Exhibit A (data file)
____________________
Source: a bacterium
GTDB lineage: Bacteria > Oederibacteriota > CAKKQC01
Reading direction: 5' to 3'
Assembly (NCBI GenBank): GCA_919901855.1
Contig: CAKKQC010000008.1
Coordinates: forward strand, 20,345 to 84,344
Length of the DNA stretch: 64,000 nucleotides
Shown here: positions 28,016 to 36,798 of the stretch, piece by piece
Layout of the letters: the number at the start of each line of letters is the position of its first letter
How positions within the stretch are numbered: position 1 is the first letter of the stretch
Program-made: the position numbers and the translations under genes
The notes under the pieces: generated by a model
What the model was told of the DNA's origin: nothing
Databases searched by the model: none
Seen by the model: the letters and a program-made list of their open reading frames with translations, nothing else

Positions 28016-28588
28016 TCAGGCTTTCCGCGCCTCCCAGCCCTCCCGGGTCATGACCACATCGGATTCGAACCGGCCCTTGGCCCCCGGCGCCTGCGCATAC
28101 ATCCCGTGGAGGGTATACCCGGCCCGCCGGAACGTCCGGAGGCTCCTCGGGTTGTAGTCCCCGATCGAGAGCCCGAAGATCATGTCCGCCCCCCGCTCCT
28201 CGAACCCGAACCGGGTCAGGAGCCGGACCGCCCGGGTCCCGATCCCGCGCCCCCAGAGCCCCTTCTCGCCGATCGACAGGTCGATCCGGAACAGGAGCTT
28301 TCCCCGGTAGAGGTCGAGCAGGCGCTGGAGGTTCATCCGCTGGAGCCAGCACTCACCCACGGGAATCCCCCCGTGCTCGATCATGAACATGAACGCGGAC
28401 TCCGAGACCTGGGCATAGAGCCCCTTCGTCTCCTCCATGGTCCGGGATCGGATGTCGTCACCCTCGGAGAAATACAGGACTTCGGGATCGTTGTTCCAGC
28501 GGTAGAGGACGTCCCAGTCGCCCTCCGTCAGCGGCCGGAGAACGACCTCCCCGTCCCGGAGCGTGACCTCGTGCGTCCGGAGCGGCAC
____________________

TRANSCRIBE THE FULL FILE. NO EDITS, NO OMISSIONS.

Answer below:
Source: a bacterium
GTDB lineage: Bacteria > Oederibacteriota > CAKKQC01
Reading direction: 5' to 3'
Assembly (NCBI GenBank): GCA_919901855.1
Contig: CAKKQC010000008.1
Coordinates: forward strand, 20,345 to 84,344
Length of the DNA stretch: 64,000 nucleotides
Shown here: positions 28,016 to 36,798 of the stretch, piece by piece
Layout of the letters: the number at the start of each line of letters is the position of its first letter
How positions within the stretch are numbered: position 1 is the first letter of the stretch
Program-made: the position numbers and the translations under genes
The notes under the pieces: generated by a model
What the model was told of the DNA's origin: nothing
Databases searched by the model: none
Seen by the model: the letters and a program-made list of their open reading frames with translations, nothing else

Positions 28016-28588
28016 TCAGGCTTTCCGCGCCTCCCAGCCCTCCCGGGTCATGACCACATCGGATTCGAACCGGCCCTTGGCCCCCGGCGCCTGCGCATAC
28101 ATCCCGTGGAGGGTATACCCGGCCCGCCGGAACGTCCGGAGGCTCCTCGGGTTGTAGTCCCCGATCGAGAGCCCGAAGATCATGTCCGCCCCCCGCTCCT
28201 CGAACCCGAACCGGGTCAGGAGCCGGACCGCCCGGGTCCCGATCCCGCGCCCCCAGAGCCCCTTCTCGCCGATCGACAGGTCGATCCGGAACAGGAGCTT
28301 TCCCCGGTAGAGGTCGAGCAGGCGCTGGAGGTTCATCCGCTGGAGCCAGCACTCACCCACGGGAATCCCCCCGTGCTCGATCATGAACATGAACGCGGAC
28401 TCCGAGACCTGGGCATAGAGCCCCTTCGTCTCCTCCATGGTCCGGGATCGGATGTCGTCACCCTCGGAGAAATACAGGACTTCGGGATCGTTGTTCCAGC
28501 GGTAGAGGACGTCCCAGTCGCCCTCCGTCAGCGGCCGGAGAACGACCTCCCCGTCCCGGAGCGTGACCTCGTGCGTCCGGAGCGGCAC